The different stages of CKD form a continuum. The stages of CKD are classified as follows 
Stage 1: Kidney damage with normal or increased GFR (>90 mL/min/1.73 m 2)
Stage 2: Mild reduction in GFR (60-89 mL/min/1.73 m 2)
Stage 3a: Moderate reduction in GFR (45-59 mL/min/1.73 m 2)
Stage 3b: Moderate reduction in GFR (30-44 mL/min/1.73 m 2)
Stage 4: Severe reduction in GFR (15-29 mL/min/1.73 m 2)
Stage 5: Kidney failure (GFR < 15 mL/min/1.73 m 2 or dialysis)
Tests and procedures used to diagnose bladder cancer may include:
It is the small, narrow tube (cystoscope) through the urethra. The cystoscope has a lens and also it emits light and what happens in the inside of your urethra and bladder, to examine these structures for signs of disease.
It is the procedure of removing the tissue from the kidney
In cystoscopic procedure , it has some specialized tool through which the scope and into your bladder to collect a cell sample (biopsy) .
Examining a urine sample (urine cytology). A sample of your urine is analyzed under a microscope to check for cancer cells in a procedure called urine cytology.
- Imaging tests. Imaging tests, such as computerized tomography (CT) urogram or retrograde pyelogram, are used to reveal the structures in the urinary tract.
During a CT urogram, a contrast dye is injected intravenously by the hand and eventually flows into your kidneys, ureters and bladder. X-ray images taken during the test provide a detailed view of your urinary tract
Retrograde pyelogram is an X-ray exam used to get a detailed look at the upper urinary tract. The threads a thin tube (catheter) through your urethra and into your bladder to inject contrast dye into your ureters. The dye then flows into your kidneys while X-ray images are captured.
After determining the above mentioned test the doctor might suggest the following diagnostic test:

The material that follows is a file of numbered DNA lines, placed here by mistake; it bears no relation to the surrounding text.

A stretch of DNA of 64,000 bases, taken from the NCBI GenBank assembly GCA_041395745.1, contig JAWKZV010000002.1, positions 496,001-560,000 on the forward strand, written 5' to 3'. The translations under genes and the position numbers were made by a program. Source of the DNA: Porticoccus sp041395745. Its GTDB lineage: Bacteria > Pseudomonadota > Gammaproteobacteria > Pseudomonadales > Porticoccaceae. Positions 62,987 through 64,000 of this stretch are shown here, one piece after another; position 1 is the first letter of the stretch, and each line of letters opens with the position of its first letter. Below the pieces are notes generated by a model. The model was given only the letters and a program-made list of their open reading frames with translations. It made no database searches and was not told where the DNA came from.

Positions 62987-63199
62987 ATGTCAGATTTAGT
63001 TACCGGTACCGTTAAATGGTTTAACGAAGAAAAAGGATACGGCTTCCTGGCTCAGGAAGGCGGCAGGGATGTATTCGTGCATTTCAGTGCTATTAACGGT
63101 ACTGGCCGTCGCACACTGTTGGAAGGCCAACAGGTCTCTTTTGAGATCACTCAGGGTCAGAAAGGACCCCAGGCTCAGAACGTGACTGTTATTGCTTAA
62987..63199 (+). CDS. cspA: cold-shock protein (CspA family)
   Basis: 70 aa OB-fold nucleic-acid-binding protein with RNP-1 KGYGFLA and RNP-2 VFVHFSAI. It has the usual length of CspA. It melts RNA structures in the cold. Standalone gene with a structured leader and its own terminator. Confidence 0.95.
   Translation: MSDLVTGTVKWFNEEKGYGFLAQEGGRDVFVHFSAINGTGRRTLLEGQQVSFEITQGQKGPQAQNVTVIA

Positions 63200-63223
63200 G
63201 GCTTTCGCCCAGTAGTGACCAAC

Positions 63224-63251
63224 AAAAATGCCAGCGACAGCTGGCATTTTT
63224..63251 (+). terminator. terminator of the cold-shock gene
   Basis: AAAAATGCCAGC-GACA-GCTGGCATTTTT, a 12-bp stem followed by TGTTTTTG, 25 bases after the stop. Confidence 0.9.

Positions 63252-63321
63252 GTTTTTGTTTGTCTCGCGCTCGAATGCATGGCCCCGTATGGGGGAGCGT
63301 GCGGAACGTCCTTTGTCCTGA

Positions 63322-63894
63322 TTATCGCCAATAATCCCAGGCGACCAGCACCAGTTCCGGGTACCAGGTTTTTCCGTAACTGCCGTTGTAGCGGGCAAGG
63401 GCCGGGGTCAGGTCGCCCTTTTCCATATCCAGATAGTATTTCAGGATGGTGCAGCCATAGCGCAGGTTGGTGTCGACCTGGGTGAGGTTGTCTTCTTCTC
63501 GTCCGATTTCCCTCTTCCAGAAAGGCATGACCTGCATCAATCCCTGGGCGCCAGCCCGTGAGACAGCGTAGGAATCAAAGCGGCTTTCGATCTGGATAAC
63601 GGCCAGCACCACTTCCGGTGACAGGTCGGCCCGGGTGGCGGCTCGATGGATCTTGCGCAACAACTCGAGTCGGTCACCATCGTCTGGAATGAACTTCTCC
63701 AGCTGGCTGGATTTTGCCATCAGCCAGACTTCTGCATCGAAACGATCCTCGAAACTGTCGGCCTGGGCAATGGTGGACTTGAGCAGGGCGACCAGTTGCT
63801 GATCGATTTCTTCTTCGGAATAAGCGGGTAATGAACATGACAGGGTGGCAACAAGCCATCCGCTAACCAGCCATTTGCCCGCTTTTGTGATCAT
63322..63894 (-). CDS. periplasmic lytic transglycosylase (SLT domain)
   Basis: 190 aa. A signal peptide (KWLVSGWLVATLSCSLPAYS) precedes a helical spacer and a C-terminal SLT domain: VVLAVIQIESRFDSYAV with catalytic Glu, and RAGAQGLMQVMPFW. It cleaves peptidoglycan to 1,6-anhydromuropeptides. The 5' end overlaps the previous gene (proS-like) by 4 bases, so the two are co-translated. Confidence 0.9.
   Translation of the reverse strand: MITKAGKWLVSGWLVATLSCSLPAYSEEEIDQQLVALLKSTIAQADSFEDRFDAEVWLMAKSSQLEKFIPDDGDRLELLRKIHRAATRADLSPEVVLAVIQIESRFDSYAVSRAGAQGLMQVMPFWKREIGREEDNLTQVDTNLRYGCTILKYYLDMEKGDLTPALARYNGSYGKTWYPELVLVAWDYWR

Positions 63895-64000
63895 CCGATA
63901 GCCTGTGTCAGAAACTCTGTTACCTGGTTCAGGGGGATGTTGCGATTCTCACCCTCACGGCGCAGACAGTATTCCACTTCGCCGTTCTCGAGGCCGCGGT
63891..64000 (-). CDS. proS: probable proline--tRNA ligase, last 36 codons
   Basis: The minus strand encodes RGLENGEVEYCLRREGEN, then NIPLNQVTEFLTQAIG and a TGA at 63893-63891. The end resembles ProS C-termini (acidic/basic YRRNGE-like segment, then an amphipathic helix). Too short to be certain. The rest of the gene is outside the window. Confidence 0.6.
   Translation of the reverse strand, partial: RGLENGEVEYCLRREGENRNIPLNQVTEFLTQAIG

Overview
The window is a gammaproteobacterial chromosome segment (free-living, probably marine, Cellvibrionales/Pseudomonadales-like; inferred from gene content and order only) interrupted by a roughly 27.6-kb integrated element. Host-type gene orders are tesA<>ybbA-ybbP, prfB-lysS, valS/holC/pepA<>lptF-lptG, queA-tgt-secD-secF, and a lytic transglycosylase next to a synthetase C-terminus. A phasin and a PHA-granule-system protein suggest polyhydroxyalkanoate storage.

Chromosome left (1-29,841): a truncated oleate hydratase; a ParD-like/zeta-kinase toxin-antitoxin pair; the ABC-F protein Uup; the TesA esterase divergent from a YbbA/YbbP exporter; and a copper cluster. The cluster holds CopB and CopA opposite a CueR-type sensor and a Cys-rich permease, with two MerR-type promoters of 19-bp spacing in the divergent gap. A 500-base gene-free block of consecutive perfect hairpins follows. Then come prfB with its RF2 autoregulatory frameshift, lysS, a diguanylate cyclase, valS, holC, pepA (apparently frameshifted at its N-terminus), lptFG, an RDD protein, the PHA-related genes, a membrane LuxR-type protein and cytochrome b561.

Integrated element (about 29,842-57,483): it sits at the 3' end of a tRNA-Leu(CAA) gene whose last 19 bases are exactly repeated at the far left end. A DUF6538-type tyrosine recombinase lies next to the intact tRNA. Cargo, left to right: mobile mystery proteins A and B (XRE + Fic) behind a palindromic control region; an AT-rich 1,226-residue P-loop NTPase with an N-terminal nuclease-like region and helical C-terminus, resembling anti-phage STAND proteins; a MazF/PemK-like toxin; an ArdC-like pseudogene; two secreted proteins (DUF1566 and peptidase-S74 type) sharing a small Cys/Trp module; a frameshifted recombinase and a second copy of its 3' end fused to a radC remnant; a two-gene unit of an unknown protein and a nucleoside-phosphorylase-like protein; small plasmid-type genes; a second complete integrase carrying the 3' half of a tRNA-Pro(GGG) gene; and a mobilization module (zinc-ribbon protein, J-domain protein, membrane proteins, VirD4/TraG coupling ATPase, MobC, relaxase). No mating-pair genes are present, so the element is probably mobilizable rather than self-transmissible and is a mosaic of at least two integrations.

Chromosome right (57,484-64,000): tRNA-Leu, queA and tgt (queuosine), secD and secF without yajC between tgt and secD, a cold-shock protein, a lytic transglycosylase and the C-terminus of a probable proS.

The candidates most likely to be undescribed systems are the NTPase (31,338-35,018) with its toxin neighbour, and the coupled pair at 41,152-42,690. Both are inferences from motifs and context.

Tests may include:
- CT scan
- Magnetic resonance imaging (MRI)
- Positron emission tomography (PET)
- Bone scan
- Chest X-ray
certain cases, the following tests may be ordered as part of the evaluation of patients with CKD:
- Serum and urine protein electrophoresis, serum and urine free light chains: Screen for a monoclonal protein possibly representing multiple myeloma
- Antinuclear antibodies (ANA), double-stranded DNA antibody levels: Screen for systemic lupus erythematosus
- Serum complement levels: Results may be depressed with some glomerulonephritides
- Cytoplasmic and perinuclear pattern antineutrophil cytoplasmic antibody (C-ANCA and P-ANCA) levels: Positive findings are helpful in the diagnosis of granulomatosis with polyangiitis (Wegener granulomatosis); a positive P-ANCA result is also helpful in the diagnosis of microscopic polyangiitis
- Anti–glomerular basement membrane (anti-GBM) antibodies: Their presence is highly suggestive of underlying Goodpasture syndrome
- Hepatitis B and C, human immunodeficiency virus (HIV), Venereal Disease Research Laboratory (VDRL) serology: These conditions are associated with some glomerulonephritides .
- Imaging studies and consideration of bladder function studies: These evaluate for possible obstruction and other urologic abnormalities
The urine dipstick method is used to evaluate the presence of chronic kidney disease. The patient is asked to investigate the presence of proteinuria. There is also presence albumin specific dipstick method to detect the presence of albumin the urine. Urine sediments suggestive of red blood cells and RBC casts suggest of proliferative glomerulonephritis.